Although the Xbox and Land of the Sun’s Sun did not go too far, there was an exact time in the early years of Xbox 360 where Redmond’s home o
pened up a lot of Japanese productions, even with thickness results. One of these is undoubtedly Lost Odyssey , a name that today tells little to the most playful players. For this reason, in this episode of our Why (not) Famous title, we will rediscover the unlucky fortunes of this title.
Published on February 29, 2008 for exclusive Xbox 360, Lost Odyssey is a jrpg developed by the Mistwalk software house, created by Hironobu Sakaguchi, the father of the famous Final Fantasy series . The play was, among other things, a tr
ue guru in the industry: the art and sound direction was entrusted to the mangaka Takehiko Inoue (best known for making manga Vagabond and Slam Dunk) and the soundtrack to the well-known composer Nobuo Uematsu had already collaborated in the past with Sakaguchi.
The story takes place many centuries in the future, in a world upset by a Magical Industrial Revolution due to the discovery of the exist
ence of dark magic powers hidden in humans. Kaim Argonar is our mysterious protagonist, an immortal warrior tormented by the faded
memories of over 1000 years of battles, on which he has the burden of avoiding the political and civil disruption of civilization as he digs into his own past with the hope of recovering lost memories . Kaim will join other immortals and not only, forming the classic party of characters that every jrpg you respect can boast.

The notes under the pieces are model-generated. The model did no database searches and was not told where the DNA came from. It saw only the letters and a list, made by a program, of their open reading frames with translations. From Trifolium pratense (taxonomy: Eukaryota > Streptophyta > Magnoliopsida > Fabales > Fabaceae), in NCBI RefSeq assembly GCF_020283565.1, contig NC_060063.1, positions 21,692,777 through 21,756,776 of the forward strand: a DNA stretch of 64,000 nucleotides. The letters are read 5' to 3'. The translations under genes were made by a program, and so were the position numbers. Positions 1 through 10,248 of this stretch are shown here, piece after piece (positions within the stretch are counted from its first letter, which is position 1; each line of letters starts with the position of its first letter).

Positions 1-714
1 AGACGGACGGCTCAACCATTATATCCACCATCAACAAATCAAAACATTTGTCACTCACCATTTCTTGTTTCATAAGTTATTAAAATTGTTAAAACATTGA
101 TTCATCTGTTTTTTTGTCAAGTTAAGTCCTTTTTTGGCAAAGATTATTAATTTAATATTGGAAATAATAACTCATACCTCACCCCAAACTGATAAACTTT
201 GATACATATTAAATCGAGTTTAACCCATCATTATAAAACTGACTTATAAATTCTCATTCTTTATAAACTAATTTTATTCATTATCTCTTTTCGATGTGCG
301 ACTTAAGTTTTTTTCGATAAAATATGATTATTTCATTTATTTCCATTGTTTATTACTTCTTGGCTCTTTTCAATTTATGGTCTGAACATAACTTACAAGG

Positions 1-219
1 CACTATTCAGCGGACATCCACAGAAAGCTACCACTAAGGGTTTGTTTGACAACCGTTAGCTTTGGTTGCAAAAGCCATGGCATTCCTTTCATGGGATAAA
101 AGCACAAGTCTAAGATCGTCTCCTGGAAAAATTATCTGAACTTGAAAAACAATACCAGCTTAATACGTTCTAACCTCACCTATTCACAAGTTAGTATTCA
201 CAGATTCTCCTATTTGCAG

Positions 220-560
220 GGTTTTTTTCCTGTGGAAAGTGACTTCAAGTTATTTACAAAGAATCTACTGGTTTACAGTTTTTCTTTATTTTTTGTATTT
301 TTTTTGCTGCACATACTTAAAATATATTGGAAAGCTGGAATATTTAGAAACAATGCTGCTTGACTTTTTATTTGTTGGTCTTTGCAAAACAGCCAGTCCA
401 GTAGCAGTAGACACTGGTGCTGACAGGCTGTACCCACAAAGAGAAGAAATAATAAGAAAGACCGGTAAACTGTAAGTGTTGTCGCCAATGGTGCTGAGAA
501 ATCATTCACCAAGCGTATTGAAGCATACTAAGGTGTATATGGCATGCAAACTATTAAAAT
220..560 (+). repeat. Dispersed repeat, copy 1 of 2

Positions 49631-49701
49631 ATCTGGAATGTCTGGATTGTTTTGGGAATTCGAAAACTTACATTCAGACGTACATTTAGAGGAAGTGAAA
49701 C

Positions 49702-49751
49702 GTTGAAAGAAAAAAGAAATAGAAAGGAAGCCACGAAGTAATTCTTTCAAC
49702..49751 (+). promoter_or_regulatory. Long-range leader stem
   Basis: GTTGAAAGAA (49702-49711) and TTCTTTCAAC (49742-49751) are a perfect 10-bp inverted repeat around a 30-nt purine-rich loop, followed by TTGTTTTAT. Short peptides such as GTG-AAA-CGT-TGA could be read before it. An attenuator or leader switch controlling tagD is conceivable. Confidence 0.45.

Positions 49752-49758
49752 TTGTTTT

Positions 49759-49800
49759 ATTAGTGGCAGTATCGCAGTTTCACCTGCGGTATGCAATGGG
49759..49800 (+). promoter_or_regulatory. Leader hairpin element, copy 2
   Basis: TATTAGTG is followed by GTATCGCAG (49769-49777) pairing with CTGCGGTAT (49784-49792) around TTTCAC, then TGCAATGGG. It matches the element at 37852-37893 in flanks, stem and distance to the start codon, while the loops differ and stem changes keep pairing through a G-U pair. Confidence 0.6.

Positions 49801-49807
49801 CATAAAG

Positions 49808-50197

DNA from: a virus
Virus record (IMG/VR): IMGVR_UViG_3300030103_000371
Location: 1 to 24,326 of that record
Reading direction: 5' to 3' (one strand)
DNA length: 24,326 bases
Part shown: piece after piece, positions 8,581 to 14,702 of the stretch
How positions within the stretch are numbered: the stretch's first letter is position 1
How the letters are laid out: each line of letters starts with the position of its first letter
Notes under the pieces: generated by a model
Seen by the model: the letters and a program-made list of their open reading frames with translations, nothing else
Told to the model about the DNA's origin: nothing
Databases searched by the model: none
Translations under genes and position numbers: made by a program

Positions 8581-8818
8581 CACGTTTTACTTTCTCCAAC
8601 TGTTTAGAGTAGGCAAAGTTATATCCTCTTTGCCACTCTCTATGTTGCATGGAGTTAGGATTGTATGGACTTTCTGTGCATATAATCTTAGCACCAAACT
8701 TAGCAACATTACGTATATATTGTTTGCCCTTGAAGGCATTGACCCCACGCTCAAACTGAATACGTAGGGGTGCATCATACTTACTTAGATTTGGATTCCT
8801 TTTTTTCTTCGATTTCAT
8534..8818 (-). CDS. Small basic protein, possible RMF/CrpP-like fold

The Lost Odyssey story, though extremely verbose and articulated, is perhaps one of the most fascinating and intense ever narrated in recent years and has fallen into a classic jrpg gameplay with a turn-based combat system where the character
s with the highest execution speeds are the first to be able to spin their attacks and leave the player the opportunity to place the various party
members on the battlefield. Greater protection against attacks is given to those in the back lines but, at the same time, they are disadvanta
ged in the offensive phase. A classic structure but with several new elements that perhaps today would be greatly appreciated by the players disappointed by the action of the fabled Final Fantasy series, which began right at that time with the first act of Final Fantasy XIII